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Archive - Jun 2015

Date

June 30th

Training Your Pet to Visit the Vet

Your dog or cat may not be a sea lion, but looking at the sea lion at the zoo may help you and your pet with the next veterinary visit. How? Repetitive training. The behavior of a sea lion at a training session is not innate, and no animal instinctively rolls over or hands you their paw. Similarly we cannot expect a dog or cat to be fear-free in a veterinary environment without training and positive reinforcement. You can take a number of steps with your pet to make veterinary visits smoother and less stressful.

Dan Teich, DVM, is at District Veterinary Hospital, 3748 10th St. NE, Washington, DC 20017; 202-827-1230 and desk@districtvet.com.

Bridging the Gap: DC United Soccer Stadium

Last month, I summarized the latest wave of development in the Capitol Riverfront, including the proposed DC United Soccer Stadium. I was excited by the announcement on Monday, June 8th that the soccer stadium deal between the DC Government and DC United was completed and signed, meaning that all the planning necessary to deliver a stadium by 2018 can proceed. What is involved in such a planning and development process?

Michael Stevens, AICP is President of the Capitol Riverfront BID.

Razing Begins at Former Southeastern University Campus

South by West

Fencing is up and raze permits have been approved for the demolition of the former Southeastern University campus at 501 I Street SW. Demolition began in late June after school recessed for the summer at neighboring Amidon-Bowen Elementary. The demolition process will last five weeks, starting on the north side of the site for the first week and moving to the west side during weeks two and three. Then demolition will shift to the east side for the last two weeks. Work hours will be from 7am to 5pm Monday through Friday. 

William Rich is a blogger at Southwest...The Little Quadrant that Could.

Summer on H Street

H Street Life

It’s summer on H Street NE, and there’s plenty to do. Whether you want to seek out new places or simply lounge outdoors with a cool beer, the following are solid bets to fill your long summer days and nights. 

Sally’s Middle Name & Akae Open on H Street NE

Cycling the Trails of the Anacostia

Our River: The Anacostia

Summertime!  And time to get out and oil up that bicycle for some wonderful rides along the Anacostia River and its feeder streams.  All along the main stem of the River and nearly all its tributaries, we have been blessed by generations of thoughtful city, county and federal officials who preserved the banks in parks and natural areas, and built trails for hikers and bikers.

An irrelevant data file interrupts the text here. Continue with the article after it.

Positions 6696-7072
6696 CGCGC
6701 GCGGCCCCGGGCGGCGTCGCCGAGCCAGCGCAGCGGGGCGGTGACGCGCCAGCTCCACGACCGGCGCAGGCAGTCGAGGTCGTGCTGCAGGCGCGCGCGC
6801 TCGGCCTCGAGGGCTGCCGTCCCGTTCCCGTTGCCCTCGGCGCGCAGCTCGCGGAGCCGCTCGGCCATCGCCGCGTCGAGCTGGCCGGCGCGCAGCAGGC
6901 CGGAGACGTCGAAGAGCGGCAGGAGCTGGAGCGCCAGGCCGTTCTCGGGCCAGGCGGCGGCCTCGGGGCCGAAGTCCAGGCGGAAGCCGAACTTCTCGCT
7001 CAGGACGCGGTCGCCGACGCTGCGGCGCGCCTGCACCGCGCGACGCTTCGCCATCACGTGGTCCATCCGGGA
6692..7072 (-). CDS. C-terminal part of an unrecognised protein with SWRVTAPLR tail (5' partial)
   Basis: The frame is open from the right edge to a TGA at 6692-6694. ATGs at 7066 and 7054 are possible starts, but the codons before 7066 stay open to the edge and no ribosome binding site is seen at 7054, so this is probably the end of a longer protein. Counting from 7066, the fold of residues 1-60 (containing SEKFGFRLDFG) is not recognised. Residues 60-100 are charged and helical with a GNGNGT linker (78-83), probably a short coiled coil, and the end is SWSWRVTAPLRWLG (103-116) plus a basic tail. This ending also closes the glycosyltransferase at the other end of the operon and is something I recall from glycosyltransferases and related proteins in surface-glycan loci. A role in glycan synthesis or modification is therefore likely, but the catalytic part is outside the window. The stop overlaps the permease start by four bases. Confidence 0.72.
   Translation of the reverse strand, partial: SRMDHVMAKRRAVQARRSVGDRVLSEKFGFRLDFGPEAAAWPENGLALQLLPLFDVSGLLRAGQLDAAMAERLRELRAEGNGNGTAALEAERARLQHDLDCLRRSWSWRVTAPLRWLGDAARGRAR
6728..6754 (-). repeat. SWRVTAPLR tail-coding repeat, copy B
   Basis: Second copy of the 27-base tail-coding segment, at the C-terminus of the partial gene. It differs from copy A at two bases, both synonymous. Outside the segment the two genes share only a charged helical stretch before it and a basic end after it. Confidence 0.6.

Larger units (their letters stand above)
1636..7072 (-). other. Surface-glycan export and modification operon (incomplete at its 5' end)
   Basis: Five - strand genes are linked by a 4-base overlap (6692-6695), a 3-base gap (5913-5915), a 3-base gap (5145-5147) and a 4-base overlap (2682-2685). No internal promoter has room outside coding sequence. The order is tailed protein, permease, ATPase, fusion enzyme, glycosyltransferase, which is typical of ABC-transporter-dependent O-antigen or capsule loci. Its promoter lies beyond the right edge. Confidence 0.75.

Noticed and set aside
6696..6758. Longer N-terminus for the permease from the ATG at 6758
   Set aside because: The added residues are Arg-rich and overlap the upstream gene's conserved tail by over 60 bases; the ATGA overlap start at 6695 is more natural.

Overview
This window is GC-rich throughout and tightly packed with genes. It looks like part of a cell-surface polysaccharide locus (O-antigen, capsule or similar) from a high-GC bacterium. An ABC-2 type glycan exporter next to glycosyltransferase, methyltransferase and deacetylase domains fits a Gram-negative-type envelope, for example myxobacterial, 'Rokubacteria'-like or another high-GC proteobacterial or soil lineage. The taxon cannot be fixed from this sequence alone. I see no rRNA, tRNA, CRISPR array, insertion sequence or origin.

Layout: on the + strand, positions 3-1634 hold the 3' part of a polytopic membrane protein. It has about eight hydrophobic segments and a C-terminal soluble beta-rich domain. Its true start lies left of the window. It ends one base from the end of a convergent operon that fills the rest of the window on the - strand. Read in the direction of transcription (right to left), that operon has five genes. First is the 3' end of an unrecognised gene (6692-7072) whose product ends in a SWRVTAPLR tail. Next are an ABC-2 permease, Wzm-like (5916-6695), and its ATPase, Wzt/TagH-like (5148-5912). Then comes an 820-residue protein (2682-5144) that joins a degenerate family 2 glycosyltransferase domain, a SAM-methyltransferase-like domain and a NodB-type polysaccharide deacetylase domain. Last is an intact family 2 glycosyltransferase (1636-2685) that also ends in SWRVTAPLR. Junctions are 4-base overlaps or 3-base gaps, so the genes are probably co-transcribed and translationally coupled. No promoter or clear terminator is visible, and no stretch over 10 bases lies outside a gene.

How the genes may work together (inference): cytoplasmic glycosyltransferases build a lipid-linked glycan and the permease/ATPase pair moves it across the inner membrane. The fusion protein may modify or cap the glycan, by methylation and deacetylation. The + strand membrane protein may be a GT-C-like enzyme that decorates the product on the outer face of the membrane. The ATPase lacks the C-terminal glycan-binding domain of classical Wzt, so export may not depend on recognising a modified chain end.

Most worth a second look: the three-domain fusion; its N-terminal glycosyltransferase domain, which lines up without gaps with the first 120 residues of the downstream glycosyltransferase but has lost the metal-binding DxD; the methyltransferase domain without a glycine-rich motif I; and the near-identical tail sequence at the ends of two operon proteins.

Bill Matuszeski writes monthly about the Anacostia River.  He is the retired Director of the Chesapeake Bay Program, current Chair of the Citizens Advisory Committee on the Anacostia River and a member of the Mayor’s Leadership Council for a Cleaner Anacostia River

Tao Porchon Lynch - Young at 97

This master yoga teacher is a living example of her mantra “There is Nothing You Cannot Do”

Tao Porchon Lynch, who is turning 97 in August, has become an international phenomena. She embodies the youthfulness, vitality and joy we all want to have at any age.

Pattie Cinelli is a fitness consultant and writer who teaches and writes about exercise, health and a holistic approach to wellness. She is available for consultations, lectures and personal training sessions. Please contact Pattie at:fitness@pattiecinelli.com with your questions and story ideas.

Charnice Milton (1987-2015)

The Community Reporter

“We used to go to Port City Java to sit and talk,” recalled mother Francine Milton. “I happened to be going past one day, and I noticed the Capital Community News (CCN) office nearby. I told Charnice about it and she decided to visit,” she continued.  “The next day I was surprised when she told me that she was going to be a reporter for CCN.” 

Father William Whittaker

A year and a half ago the rector of a large Anglican parish near London’s Heathrow airport was visiting a friend in Washington, DC, and found himself on the corner between Eastern Market and the Sunday flea market, observing the vibrant community and saying to himself, “I’d love a parish like this.” Exploring on the Internet he found, to his surprise, that a District church identifying itself as “Anglo-Catholic” and “progressive” was looking for a priest, and so, with no real expectation of being hired, he applied.